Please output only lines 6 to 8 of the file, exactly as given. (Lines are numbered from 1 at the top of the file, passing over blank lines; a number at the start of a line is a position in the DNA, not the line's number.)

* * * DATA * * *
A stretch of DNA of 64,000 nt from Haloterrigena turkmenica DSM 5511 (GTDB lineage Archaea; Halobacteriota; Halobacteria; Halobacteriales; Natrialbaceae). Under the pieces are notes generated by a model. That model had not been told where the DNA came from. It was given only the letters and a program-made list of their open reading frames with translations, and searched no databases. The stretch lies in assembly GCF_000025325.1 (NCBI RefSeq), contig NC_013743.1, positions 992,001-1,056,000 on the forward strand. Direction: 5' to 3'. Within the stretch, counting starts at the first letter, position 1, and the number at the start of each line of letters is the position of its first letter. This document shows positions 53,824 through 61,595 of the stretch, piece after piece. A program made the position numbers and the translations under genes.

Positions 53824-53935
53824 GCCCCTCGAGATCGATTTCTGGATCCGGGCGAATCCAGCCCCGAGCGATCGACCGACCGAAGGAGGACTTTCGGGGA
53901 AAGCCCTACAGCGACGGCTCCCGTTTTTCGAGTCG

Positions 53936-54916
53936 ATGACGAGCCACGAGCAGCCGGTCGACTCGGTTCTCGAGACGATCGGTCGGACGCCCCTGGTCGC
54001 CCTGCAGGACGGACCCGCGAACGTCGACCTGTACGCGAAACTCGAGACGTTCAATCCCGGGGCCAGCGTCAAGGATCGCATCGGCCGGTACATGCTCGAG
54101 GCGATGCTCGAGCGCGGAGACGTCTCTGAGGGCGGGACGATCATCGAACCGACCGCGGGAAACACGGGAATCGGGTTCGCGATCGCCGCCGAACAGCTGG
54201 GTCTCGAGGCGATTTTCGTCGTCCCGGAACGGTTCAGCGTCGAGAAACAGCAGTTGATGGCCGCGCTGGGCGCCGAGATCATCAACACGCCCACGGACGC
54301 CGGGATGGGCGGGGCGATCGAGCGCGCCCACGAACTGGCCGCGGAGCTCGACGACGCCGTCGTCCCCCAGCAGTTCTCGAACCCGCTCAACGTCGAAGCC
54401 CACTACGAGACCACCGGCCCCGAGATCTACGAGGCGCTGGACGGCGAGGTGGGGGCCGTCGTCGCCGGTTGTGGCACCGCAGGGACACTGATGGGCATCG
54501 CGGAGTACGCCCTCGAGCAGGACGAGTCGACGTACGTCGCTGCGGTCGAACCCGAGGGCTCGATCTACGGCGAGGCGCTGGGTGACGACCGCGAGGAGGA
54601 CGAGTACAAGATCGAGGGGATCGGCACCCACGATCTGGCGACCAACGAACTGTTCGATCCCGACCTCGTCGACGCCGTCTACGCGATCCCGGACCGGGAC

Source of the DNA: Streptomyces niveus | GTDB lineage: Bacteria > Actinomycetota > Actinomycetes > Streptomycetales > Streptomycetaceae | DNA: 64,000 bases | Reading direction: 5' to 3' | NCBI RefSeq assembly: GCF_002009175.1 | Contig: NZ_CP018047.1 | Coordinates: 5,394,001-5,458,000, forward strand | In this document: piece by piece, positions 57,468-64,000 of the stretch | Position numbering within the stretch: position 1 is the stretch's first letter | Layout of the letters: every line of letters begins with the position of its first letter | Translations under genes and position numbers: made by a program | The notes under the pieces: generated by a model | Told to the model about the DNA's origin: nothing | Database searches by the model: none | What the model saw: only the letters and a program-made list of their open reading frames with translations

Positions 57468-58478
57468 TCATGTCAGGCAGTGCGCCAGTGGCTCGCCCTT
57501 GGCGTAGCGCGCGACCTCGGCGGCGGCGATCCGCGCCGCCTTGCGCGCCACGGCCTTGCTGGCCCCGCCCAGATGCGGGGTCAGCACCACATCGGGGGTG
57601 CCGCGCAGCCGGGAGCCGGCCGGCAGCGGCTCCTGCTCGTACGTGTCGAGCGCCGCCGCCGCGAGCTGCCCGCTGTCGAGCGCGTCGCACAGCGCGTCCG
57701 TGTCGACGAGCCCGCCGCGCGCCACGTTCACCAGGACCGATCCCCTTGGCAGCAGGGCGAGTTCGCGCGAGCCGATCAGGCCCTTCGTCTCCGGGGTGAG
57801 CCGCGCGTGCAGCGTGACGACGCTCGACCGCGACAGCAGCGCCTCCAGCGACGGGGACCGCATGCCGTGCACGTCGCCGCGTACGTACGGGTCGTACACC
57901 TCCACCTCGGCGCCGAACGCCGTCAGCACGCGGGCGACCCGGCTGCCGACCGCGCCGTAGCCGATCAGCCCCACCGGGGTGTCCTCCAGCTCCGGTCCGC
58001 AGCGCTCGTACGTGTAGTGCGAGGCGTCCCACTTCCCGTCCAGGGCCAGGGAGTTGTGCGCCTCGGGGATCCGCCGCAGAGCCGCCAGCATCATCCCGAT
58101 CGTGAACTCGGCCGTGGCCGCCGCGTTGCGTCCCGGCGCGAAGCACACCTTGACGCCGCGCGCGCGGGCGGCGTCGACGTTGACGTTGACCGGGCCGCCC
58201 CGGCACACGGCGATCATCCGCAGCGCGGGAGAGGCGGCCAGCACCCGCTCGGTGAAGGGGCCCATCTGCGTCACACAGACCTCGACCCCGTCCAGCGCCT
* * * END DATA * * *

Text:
53936 ATGACGAGCCACGAGCAGCCGGTCGACTCGGTTCTCGAGACGATCGGTCGGACGCCCCTGGTCGC
54001 CCTGCAGGACGGACCCGCGAACGTCGACCTGTACGCGAAACTCGAGACGTTCAATCCCGGGGCCAGCGTCAAGGATCGCATCGGCCGGTACATGCTCGAG
54101 GCGATGCTCGAGCGCGGAGACGTCTCTGAGGGCGGGACGATCATCGAACCGACCGCGGGAAACACGGGAATCGGGTTCGCGATCGCCGCCGAACAGCTGG